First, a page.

Honoring Sara Torres

Sara Torres

Sara Torres

Elementary Science Teacher

San Marcos, TX

As a child, Sara Torres grew up in South Texas and attended a segregated school. This school had two classes in each grade level, the smart class and the “other” class. She was in the “other” class all through elementary school. Interestingly by the time students reached high school, 4 out of the 7 students in the highest math class that school offered were from the “other” class. Early on she learned that conditions impact the outcome of schooling, but they do not need to determine them.

The last 15 years she has taught in the San Marcos CISD as a bilingual teacher, gifted and talented facilitator and currently is a STEM teacher at Travis Elementary. She is passionate about public school education! She entrusted her four biological children to public schools. She worked to learn new instruction to benefit students. This passion has moved her to action and initiated partnerships with Texas State University Professors to implement physics labs, non-bias science fairs, after school clubs and engineering opportunities for local students and families. This partnership recently secured a NASA grant that works to implement Engineering concepts to all students in the district with a focus on Aerospace Engineering home extension activities; this work will continue in the summer through a close relationship with Centro Cultural Hispano de San Marcos a community center dedicated to support families and share the Hispanic cultural wealth with everyone in the community.

She is a graduate of the University of Texas at San Antonio and earned her Master’s of Education in Leadership at Texas State University in May. She understands that administrative leaders looking for the quick fix by pursuing perfect programs has been a futile attempt to improve schools. She believes barriers are much more complicated than choosing the right program. Issues of health, economic language and curricular realignment are needed to transform public schools. She understands that these topics of discussion in educational settings are critical. She believes in order to make education better it will take many conversations and forming partnerships between public schools, universities, and community assets. Her goals and aspirations are to continue education through the doctoral program at Texas State University.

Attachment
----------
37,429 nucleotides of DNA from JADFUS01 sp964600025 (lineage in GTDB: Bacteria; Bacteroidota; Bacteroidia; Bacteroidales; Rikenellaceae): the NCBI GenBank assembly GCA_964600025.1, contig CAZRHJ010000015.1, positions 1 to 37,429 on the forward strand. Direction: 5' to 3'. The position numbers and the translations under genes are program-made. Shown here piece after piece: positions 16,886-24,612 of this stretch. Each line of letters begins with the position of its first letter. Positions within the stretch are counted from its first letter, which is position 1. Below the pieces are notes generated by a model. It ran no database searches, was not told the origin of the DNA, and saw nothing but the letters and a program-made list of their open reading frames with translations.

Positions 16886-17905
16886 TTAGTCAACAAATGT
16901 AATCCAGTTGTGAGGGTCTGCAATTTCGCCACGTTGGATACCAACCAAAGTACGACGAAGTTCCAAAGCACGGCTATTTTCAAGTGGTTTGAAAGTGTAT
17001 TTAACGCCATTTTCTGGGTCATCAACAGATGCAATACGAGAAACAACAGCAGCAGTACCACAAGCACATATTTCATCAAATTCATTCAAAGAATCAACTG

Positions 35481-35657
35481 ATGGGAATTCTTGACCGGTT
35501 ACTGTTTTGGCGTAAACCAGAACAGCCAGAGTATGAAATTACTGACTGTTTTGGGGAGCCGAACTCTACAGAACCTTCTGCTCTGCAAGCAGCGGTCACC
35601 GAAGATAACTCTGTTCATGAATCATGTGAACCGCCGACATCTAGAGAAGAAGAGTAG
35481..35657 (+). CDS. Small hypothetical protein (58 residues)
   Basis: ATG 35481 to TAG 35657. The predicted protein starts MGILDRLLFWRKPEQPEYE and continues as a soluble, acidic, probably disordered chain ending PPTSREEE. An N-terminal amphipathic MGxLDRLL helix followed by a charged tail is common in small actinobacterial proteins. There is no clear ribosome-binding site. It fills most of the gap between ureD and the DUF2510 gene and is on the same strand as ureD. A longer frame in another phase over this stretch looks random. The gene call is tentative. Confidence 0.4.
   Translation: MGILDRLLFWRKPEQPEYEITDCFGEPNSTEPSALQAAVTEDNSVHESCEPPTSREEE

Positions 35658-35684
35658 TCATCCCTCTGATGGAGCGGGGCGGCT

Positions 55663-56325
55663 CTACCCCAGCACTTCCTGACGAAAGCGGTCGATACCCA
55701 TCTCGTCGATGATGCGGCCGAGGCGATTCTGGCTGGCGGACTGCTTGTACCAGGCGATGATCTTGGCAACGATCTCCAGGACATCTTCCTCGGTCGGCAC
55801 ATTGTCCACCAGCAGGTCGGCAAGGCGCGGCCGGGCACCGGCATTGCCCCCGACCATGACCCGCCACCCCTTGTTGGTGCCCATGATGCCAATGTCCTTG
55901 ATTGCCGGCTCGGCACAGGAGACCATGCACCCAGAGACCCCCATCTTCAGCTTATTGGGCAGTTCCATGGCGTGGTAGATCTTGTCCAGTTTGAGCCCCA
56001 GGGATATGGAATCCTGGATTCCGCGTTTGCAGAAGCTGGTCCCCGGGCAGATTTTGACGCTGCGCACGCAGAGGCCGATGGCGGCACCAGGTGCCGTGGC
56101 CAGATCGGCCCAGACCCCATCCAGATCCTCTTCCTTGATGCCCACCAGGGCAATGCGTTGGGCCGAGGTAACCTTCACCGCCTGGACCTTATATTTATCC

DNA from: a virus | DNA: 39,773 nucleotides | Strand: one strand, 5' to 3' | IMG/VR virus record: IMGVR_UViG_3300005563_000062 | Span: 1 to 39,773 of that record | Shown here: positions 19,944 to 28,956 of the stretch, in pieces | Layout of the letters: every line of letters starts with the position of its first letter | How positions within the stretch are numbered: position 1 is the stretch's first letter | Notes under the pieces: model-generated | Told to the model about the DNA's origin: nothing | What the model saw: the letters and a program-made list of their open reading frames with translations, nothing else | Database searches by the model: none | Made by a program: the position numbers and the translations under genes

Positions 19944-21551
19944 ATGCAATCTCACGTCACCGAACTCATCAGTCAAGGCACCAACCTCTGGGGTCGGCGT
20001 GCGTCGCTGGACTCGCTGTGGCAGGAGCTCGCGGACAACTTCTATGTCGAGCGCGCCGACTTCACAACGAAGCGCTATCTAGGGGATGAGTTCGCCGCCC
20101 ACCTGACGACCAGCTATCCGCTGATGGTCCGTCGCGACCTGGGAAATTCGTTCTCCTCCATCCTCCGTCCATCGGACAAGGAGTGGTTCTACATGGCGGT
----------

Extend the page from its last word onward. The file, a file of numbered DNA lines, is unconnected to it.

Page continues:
In her spare time, she plays the flute with her Church choir, attends Bible classes and cheers her children on at cross-country competitions.

Why do you teach?

I believe that our vocation as human beings is to remain hopeful and that we can improve public education. Too many times the answer to improve education is to open a new Academy or Private School. This solution only addresses the privileged. Public schools are the only way to change the world we live in because Public schools educate every child. Our youth need to be inspired that THEY can make a difference and I am the person to convince them of that fact.

What do you love about teaching?

I love building relationships with students, families, and community members. Teaching isn’t about transferring information to students. It’s about what we learn from each other. Being a witness to students developing skills in collaboration, communication, and empathy of others is very gratifying. Every child deserves to achieve their greatness and has the right to have an advocate in his or her corner.

Was there a great teacher who inspired you?

A year ago, I met Dr. Miguel Guajardo, professor at Texas State University. He has taught me that a cup of coffee and a great conversation can change the world. His ability to help people develop educational awareness, autonomy, and their critical consciousness has inspired me to continue on this path of giving those around me an opportunity to be successful in their aspirations.